Here are some tips from the American Council for an Energy Efficient Economy on things homeowners can do to make their homes more energy efficient:

* Turn down the temperature of your water heater to the warm setting.

* Use energy-saving settings on refrigerators, dishwashers, washing machines and clothes dryers.

* Use compact fluorescent bulbs, which can save three-quarters of the electricity used by incandescents. First to be replaced should be any 60-watt to 100-watt bulbs that are used several hours a day.

* Have your heating and cooling systems serviced in the fall and spring. Duct sealing can also improve the energy efficiency and overall performance of your furnace or central air conditioner.

* Clean or replace furnace, air conditioner and heat-pump filters.

* Assess your heating and cooling systems to determine if you should replace or retrofit them to make them work more efficiently to provide the same comfort, or better, with less energy.

“If your home’s central air-conditioning system is over 10 years old, a new state-of-the-art system can save you 30 percent or more of your home’s air-conditioning expense,” says George Walker, air-conditioning expert with World Energy Solutions.

As a parent, the big financial concern with a newborn is how to set aside enough money to assist for a college education. Universities and state governments have developed many different financial savings plans to encourage parents to save money for college. Some of the plans include 529 accounts, Coverdell accounts, Roth IRAs and prepaid/guaranteed tuition costs. Unfortunately, few of the programs offer every benefit such as tax deductions, tax deferred savings, unlimited investment options, self directed investments and no penalties.

Selecting a university is a critical and expensive decision, and in my view it is foolhardy to make before the last couple years of high school. A drawback of the university-based or state-based plans (such as a 529 account) is that they impose penalties if a child doesn’t attend a specific university or in a specific state. Who knows what aptitudes, skills or interests your child may develop that necessitate a specific school that is out of your home state. University and state-based plans also impose penalties if the money isn’t ultimately used for qualified college expenses; another example where an event that is out of your control and may cause an unneeded expense. But the biggest problem with university and state programs are the financial rule changes they make – after you start the plan.

To me, the university and state-based programs are a lose/lose savings plan for parents. If the cost of tuition rises faster than forecasted, in spite their guarantees, they raise the price and leave you under-funded. Conversely, if tuition rises less than forecasted, then you end up overpaying for tuition. And the same applies to the stock market some plans force you to invest in; when the market fell in 2000 and 2001, many plans broke their promise to guarantee full tuition funding in spite of promises to the contrary.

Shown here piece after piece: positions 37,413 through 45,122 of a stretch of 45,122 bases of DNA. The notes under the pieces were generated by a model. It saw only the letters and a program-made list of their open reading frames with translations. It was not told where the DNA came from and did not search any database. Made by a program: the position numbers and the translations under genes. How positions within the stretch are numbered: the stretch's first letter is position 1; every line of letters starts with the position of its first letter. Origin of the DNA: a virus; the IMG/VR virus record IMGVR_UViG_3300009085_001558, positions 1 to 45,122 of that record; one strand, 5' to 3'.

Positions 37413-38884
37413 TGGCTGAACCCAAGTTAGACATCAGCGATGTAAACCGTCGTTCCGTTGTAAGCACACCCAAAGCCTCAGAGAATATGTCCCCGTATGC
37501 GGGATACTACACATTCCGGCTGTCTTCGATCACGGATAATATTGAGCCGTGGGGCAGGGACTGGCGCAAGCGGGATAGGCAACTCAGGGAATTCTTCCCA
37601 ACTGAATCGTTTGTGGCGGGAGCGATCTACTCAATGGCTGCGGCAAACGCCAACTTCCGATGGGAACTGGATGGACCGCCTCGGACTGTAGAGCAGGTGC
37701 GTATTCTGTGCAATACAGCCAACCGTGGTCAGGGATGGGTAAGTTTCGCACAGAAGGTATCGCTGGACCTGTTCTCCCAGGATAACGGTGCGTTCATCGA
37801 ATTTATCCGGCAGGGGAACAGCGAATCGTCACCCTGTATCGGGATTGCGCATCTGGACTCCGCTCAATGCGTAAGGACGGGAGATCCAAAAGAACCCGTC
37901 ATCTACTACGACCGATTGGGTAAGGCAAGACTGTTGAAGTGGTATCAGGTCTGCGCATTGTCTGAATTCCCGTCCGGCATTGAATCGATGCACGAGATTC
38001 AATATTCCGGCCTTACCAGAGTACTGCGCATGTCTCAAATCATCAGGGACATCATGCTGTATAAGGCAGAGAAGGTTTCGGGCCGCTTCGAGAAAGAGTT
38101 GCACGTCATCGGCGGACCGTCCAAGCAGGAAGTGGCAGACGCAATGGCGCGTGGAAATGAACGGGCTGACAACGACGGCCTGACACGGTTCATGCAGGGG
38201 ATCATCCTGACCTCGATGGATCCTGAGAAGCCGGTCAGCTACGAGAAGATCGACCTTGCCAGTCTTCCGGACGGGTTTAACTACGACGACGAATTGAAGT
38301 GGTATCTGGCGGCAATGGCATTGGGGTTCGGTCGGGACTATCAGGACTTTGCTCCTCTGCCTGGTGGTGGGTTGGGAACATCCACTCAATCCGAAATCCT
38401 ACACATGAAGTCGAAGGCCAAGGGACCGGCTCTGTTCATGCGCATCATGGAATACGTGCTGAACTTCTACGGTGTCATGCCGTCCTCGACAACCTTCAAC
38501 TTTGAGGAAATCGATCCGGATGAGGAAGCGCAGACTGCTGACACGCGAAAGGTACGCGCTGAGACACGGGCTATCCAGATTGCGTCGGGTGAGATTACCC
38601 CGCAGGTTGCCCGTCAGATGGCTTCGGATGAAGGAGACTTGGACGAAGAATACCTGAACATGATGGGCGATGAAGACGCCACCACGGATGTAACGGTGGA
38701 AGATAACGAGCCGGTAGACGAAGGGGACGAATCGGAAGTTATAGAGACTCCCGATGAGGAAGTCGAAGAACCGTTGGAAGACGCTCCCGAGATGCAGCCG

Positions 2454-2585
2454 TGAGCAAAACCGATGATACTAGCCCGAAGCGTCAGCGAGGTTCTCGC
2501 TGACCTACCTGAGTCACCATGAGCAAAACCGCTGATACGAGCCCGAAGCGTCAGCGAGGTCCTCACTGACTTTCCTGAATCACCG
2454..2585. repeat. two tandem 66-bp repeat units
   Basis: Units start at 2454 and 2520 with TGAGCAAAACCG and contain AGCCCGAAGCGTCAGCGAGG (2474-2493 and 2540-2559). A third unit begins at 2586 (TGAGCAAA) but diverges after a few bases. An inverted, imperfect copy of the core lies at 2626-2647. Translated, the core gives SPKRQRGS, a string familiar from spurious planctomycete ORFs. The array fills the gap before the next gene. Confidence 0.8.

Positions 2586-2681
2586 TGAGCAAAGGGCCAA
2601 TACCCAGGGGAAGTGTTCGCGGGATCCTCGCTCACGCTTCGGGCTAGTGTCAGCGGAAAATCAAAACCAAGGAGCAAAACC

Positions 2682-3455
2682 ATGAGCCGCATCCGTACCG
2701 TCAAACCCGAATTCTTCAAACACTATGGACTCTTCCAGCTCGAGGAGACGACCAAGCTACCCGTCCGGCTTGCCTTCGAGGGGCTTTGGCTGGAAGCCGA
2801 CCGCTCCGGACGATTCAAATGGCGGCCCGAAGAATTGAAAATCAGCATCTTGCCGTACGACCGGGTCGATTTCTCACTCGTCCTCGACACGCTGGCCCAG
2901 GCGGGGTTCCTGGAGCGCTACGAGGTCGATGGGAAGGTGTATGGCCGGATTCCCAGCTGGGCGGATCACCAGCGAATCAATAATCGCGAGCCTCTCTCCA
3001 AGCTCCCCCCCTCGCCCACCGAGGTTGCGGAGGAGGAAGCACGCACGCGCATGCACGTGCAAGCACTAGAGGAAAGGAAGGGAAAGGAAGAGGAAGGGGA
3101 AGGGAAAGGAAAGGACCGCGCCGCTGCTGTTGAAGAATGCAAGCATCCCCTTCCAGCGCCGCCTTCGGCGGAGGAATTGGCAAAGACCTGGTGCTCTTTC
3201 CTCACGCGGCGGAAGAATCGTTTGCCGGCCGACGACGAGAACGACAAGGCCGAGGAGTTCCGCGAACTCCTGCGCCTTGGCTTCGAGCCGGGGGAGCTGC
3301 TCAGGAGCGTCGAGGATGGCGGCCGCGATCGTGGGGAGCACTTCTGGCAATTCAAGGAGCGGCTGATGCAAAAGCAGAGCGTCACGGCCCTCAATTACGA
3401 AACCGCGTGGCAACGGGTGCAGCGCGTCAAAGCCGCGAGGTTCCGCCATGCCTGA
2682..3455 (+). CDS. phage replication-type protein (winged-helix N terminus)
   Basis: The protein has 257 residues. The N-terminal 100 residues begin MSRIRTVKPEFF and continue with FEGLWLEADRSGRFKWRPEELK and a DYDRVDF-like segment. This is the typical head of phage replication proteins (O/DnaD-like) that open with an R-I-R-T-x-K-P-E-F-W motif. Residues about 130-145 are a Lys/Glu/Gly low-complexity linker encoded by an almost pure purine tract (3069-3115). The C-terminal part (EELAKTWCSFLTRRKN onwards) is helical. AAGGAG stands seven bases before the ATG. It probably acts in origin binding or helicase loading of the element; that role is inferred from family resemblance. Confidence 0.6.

Another drawback of state-based plans is that your investment options are severely limited to a few mutual funds run by the brokerage firm operating the account. I have evaluated several: and they have high fees and poor returns, and I’m wary of the lack of competition for many of these accounts. The brokerage firms blame economics for the lack of investment choices, saying that most of the accounts are small and not very profitable for them, so they want as little trading and customer interaction as possible.

The federal college savings plans are better because they allow the widest selection of investments (such as an educational Roth IRA or other education savings accounts), and can be applied to most any accredited university. These accounts offer tax-free growth and withdrawal is also exempt from federal taxes and some states taxes. Realistically, your situation may call for multiple accounts. Rules prohibit you from using these if your income passes certain thresholds.

In my opinion, the best place to start saving college is with U.S. government ibonds from These bonds offer the most flexibility and control, and require none of the paperwork and rules of other savings plans. They accrue a decent rate of interest every month, the principal is adjusted for inflation each quarter, the income tax is deferred, and you don’t have any brokerage fees. And when the money is withdrawn for a university on their approved list, the money can be redeemed tax-free. (As for limiting rules: you cannot withdraw the money in the first year, and if you withdraw it within five years, there is a three month interest penalty – so ibonds are not the best savings plan after a child reaches about age twelve). Since ibonds are simply savings not an educational account, the money can be spent for any type of expense that may arise.

The government and brokerage firms keep updating these accounts, so my complaints will hopefully become moot in the near future. But the criteria that you need to watch for are: many investment options, few penalties, no taxes and total control. These will maximize the money you’re setting aside for that expensive degree.